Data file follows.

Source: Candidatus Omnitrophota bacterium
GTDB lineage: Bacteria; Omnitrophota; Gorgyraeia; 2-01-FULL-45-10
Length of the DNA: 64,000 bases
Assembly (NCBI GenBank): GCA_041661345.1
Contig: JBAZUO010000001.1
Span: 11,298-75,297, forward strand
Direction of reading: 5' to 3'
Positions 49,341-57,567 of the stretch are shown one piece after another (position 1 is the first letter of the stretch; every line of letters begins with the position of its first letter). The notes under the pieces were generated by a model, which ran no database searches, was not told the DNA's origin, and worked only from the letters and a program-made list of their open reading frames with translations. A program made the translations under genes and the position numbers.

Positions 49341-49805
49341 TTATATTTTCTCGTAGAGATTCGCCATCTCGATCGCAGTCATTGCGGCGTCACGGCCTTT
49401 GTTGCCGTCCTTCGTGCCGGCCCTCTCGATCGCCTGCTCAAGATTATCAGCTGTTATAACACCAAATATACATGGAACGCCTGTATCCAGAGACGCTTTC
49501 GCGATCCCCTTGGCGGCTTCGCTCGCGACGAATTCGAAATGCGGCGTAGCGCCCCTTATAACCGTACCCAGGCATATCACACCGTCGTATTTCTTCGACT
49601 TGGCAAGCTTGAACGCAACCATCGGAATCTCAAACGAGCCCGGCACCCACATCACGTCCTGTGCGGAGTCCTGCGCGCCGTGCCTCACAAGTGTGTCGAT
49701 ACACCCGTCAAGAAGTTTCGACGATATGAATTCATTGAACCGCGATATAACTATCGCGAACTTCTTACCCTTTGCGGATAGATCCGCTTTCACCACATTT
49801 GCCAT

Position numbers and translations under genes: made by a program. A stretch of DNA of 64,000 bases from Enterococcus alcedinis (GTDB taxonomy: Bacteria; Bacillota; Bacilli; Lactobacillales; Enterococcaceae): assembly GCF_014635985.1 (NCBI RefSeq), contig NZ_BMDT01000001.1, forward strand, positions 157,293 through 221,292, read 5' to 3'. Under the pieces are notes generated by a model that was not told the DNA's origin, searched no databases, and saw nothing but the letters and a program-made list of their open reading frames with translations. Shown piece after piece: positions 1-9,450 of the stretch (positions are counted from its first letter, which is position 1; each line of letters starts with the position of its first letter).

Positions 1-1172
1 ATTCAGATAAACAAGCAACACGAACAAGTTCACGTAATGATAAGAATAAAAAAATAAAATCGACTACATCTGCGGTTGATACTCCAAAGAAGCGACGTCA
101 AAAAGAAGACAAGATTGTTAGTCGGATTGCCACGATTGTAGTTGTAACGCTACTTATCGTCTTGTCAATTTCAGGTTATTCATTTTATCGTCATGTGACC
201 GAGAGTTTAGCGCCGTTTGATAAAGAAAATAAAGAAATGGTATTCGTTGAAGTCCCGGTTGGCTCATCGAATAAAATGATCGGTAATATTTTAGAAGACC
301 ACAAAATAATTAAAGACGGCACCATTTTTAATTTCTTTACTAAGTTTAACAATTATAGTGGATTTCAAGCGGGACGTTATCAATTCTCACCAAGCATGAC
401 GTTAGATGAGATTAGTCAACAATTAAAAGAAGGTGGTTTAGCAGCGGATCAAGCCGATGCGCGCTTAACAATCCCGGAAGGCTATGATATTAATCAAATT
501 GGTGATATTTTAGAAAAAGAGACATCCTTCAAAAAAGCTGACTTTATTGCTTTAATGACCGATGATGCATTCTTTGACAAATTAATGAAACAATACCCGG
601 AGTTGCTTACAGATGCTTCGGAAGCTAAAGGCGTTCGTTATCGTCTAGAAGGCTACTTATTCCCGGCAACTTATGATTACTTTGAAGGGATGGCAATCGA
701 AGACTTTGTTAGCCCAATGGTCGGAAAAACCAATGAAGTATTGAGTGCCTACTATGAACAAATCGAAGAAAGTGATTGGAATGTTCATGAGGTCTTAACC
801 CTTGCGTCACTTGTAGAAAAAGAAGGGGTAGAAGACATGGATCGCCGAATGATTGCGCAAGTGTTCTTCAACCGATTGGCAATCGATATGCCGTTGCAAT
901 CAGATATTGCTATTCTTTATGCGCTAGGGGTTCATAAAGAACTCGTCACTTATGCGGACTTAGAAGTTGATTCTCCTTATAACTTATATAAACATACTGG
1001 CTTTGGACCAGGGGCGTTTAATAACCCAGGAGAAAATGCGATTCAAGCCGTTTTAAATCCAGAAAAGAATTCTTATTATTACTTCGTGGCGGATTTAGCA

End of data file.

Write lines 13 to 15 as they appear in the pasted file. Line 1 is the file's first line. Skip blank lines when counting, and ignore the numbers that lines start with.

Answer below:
49601 TGGCAAGCTTGAACGCAACCATCGGAATCTCAAACGAGCCCGGCACCCACATCACGTCCTGTGCGGAGTCCTGCGCGCCGTGCCTCACAAGTGTGTCGAT
49701 ACACCCGTCAAGAAGTTTCGACGATATGAATTCATTGAACCGCGATATAACTATCGCGAACTTCTTACCCTTTGCGGATAGATCCGCTTTCACCACATTT
49801 GCCAT